The "Direct Effect" program will essentially provide information at a dedicated Web site on programs certified to run on its corporate notebooks, desktops, workstations, and server computers. The Direct Effect site will also connect to DellWare, where Dell sells third party software and peripheral products.
The program is targeted at corporate customers, which often employ testing procedures on PCs they buy to ensure that software used in their networks runs reliably. Otherwise, rolling out untested software can result in costly user downtime and deployment of maintenance personnel. Participating vendors includeNovell, Oracle, and Autodesk.
"As Dell grows to be more of an enterprise company, this is the type of thing enterprise customers really require," said Jim Mazzola, a spokesperson for Dell on the new program.
Dell has made a number of moves this year to broaden its appeal to high-end corporate customers through ancillary services or products designed to complement its standard desktop, workstation, and server lines.
The company earlier rolled out new service programs to give greater levels of support for businesses and government agencies with complex computer systems. Additionally, Dell in April opened "application solution centers" to help customers and software companies move applications to the Intel platform.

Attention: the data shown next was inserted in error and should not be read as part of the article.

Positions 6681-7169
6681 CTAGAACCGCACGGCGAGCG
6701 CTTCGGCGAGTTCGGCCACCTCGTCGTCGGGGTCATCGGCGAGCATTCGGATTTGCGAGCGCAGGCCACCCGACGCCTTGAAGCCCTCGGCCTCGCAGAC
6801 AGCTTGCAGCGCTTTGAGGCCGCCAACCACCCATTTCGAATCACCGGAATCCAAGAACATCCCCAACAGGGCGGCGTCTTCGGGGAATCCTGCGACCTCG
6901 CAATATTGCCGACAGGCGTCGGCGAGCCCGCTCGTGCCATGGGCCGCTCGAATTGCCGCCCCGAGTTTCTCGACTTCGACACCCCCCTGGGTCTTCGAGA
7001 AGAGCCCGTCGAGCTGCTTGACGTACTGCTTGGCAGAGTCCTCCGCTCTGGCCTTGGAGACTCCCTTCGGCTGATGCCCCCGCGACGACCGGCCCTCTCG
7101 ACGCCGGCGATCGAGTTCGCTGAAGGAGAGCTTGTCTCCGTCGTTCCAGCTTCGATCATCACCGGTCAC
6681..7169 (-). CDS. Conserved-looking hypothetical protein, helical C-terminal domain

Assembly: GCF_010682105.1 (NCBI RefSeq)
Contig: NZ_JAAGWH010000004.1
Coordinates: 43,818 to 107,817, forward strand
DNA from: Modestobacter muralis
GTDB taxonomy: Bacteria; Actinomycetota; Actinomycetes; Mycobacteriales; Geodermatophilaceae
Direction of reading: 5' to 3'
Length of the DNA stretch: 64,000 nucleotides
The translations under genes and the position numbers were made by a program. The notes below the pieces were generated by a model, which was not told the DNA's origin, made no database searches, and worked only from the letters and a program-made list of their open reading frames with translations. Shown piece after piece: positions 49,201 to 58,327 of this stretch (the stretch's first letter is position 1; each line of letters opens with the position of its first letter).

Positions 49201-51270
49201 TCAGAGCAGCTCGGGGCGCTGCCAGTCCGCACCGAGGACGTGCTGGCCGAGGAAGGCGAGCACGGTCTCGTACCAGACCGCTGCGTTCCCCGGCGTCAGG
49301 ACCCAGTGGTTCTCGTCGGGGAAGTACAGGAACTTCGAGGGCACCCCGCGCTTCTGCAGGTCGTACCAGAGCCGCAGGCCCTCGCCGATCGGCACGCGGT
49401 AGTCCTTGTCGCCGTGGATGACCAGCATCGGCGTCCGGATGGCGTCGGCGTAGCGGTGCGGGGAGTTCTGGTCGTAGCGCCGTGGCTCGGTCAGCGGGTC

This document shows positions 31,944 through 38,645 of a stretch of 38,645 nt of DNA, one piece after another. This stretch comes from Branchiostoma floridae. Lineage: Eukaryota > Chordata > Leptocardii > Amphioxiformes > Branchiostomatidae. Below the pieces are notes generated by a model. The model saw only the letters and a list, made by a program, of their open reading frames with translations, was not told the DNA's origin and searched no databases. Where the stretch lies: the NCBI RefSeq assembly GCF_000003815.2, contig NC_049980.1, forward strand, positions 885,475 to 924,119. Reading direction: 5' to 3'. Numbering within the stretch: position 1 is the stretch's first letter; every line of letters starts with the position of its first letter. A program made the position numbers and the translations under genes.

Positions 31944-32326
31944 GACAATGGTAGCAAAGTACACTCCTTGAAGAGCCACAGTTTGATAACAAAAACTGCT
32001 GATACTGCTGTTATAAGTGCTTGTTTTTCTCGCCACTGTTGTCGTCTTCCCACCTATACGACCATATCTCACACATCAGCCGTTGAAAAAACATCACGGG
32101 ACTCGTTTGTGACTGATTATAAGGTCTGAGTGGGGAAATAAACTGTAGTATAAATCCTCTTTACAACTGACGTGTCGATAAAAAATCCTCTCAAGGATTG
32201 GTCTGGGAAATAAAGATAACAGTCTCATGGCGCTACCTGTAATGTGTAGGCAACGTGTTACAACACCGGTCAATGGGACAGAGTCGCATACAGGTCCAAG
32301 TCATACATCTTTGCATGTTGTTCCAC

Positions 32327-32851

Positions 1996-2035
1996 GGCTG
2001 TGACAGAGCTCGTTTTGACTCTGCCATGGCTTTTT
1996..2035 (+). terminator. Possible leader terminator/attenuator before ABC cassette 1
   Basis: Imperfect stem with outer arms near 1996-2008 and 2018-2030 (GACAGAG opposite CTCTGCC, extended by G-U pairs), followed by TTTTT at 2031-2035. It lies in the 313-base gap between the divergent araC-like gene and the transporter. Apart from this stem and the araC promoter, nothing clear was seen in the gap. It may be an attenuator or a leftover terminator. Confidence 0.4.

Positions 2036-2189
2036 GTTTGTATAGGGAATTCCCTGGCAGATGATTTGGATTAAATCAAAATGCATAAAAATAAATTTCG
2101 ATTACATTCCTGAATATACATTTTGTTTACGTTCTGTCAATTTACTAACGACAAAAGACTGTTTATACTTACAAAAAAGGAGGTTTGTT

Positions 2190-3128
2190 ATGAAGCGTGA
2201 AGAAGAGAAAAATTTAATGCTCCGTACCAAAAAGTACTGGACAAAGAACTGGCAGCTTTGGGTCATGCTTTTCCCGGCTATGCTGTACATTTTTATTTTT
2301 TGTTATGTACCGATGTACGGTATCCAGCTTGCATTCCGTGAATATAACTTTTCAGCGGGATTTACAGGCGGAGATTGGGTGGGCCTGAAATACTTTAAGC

The benefit for independent software vendors comes in the opportunity for incremental revenue. Dell's Web site generates approximately $6 million per day, according to the company, with a goal to garner more than half of all sales from the Web by 2000. A more prominent spot on the site can be expected to lead to additional sales.
And Dell itself will also profit. The company charges customers fees for loading additional applications onto computers and keeps a percentage of the revenue on some of the applications sold.
Software developers also get discounts on Dell systems used for development and demonstration purposes, according to the company.